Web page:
18. In the Panel’s judgement, Dr G’s written and oral evidence was clear, measured and consistent. The Panel accepted his diagnosis of the Registrant and was satisfied that the Registrant was suffering, and continues to suffer, from a health condition.
Decision on Impairment:
19. The Panel accepted Dr G’s opinion that the Registrant’s current fitness to practise is impaired by reason of his health condition.
20. The Panel accepted Dr G’s opinion that the Registrant’s inability to cope with his last social work post was related to his health condition.
21. In the Panel’s judgement, in his current condition of poor health, there is a risk of continuing relapses and a risk of repetition of the shortfalls in his social work practice, as identified by this case. Those shortfalls were numerous and basic in nature. This poses a continuous risk to the public.
22. For these reasons, the Panel concluded that if the Registrant were to be declared fit to practise, this would put the public at risk of harm and would undermine public confidence in the profession. The Panel therefore concluded that the Registrant’s fitness to practise is currently impaired.
Decision on Sanction:
23. In reaching its decision on Sanction, the Panel took into consideration the submission of Ms Eales and has accepted the Legal Assessor’s advice. The Panel also took account of the HCPC’s Indicative Sanctions Guidance. At all times it exercised the principle of proportionality.
24. The Panel first considered taking no action, mediation and imposing a Caution Order and rejected these. In the Panel’s judgement, they would not provide the necessary degree of restriction and monitoring by the regulatory body to offer the protection necessary to the public from a practitioner whose fitness to practise has been found to be impaired. Such outcomes would also undermine public confidence in the profession, as they would not offer adequate checks and balances to determine if the Registrant’s health had improved sufficiently to be permitted to return to unrestricted practice.
25. The Panel balanced the objective interests of a Registrant in being able to engage in restricted practice in their chosen profession with a Conditions of Practice Order against the reality of that being a realistic and viable outcome, so as to protect the public and uphold public confidence in the profession.
26. The Panel took into consideration Dr G’s expert opinion in his written and oral evidence about the reality of the Registrant’s ability to be fit to practise in the future. Dr G was uncertain about the efficacy of a Conditions of Practice Order being able to achieve this, even after a period of time. The Panel also took account of the Registrant’s email dated 4 July 2017 which stated that he would not “ever” be able to return to such a “high stress job” as social work “due to my medical condition”.
27. When considering Conditions of Practice the Panel took account of the fact that the Registrant was not present to confirm his willingness to abide by or fulfill any conditions. Further, the Panel could not devise Conditions of Practice which would sufficiently protect the public due to the wide ranging concerns of his social work practice linked to his current ongoing health condition.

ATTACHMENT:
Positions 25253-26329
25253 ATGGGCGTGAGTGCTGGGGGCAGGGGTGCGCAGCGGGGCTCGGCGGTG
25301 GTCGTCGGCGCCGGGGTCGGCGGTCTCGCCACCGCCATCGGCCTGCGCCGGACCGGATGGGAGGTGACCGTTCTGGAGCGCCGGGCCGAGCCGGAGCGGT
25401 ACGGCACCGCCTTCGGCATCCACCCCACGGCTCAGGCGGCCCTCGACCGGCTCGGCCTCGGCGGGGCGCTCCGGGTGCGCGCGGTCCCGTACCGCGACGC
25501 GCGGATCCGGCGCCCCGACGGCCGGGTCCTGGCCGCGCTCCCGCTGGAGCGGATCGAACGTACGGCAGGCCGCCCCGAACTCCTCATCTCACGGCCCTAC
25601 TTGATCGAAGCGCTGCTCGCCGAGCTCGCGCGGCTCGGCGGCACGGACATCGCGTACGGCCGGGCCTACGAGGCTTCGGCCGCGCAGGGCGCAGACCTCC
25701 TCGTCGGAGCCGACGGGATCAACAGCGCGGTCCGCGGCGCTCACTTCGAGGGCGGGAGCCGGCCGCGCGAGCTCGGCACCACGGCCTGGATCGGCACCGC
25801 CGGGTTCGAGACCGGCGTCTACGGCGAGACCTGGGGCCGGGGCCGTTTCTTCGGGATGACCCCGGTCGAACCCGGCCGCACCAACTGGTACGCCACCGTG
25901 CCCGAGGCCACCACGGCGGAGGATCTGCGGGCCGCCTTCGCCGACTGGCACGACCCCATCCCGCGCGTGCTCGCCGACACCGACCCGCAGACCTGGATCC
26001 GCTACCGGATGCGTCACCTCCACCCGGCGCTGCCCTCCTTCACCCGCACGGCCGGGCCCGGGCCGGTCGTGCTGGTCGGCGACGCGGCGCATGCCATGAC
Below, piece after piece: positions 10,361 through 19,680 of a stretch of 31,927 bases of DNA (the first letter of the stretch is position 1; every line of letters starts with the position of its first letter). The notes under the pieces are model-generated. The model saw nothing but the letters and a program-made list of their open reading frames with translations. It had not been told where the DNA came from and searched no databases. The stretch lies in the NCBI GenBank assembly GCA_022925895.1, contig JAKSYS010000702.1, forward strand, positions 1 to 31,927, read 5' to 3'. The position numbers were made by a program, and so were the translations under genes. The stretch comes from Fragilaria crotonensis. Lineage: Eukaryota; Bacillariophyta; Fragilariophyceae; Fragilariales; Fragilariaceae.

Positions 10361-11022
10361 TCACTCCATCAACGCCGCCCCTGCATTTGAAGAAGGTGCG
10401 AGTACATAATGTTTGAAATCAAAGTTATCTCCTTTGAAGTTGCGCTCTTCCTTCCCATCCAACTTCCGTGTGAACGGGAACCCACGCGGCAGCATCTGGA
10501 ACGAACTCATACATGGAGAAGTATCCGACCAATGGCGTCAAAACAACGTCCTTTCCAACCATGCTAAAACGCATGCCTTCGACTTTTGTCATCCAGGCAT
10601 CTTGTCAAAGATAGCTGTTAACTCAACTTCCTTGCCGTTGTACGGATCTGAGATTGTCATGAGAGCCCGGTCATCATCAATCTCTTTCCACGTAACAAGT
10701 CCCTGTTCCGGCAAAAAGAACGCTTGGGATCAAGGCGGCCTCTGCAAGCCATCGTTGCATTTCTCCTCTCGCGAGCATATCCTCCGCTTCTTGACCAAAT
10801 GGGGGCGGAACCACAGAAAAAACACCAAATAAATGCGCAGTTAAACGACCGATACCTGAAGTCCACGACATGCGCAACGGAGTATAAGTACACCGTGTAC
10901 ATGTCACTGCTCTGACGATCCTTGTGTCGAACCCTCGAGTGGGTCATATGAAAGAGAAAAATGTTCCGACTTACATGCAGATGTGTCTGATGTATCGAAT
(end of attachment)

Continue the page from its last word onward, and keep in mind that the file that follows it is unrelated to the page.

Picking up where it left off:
28. Dr G described certain non-social work jobs the Registrant might wish to undertake. Dr G described the Registrant telling him in his February 2017 examination about a new full time job with young homeless people which had been on offer. Dr G stated that this type of job meant that the Registrant would be free from the pressures of a professional working life. Significantly, Dr G recited what the Registrant told him about that situation:
“He would like to do this for a time and then be able to return to social work in a year or so if he can build his confidence back up.”
29. In the Panel’s judgement, a Conditions of Practice Order, at this time, would not be fair to the Registrant, to the public and would be unrealistic. There may come a time within the next year when the Registrant feels more confident and resumes his former ambition to return to social work employment. If that were to be the case, the mandatory Review before this Order expires will provide an opportunity for him to do so as would an early Review.
30. For these reasons, the Panel determined that the most appropriate, proportionate and fair sanction, at this time, is that of a Suspension Order of 12 months’ duration on the grounds of public protection, the wider public interest and the Registrant’s own interests.
31. A reviewing Panel may be assisted by the Registrant’s attendance at the hearing, up to date medical evidence of his health condition, testimonials from any employment (paid or unpaid) and evidence of how he has kept his CPD up to date.
The Panel makes an Interim Suspension Order under Article 31(2) of the Health and Social Work Professions Order 2001, the same being necessary to protect members of the public and being otherwise in the public interest. This order will expire: (if no appeal is made against the Panel’s decision and Order) upon the expiry of the period during which such an appeal could be made; (if an appeal is made against the Panel’s decision and Order) the final determination of that appeal, subject to a maximum period of 18 months.
History of Hearings for Mr Cain Murphy
|Date||Panel||Hearing type||Outcomes / Status|
|25/07/2017||Health Committee||Final Hearing||Suspended|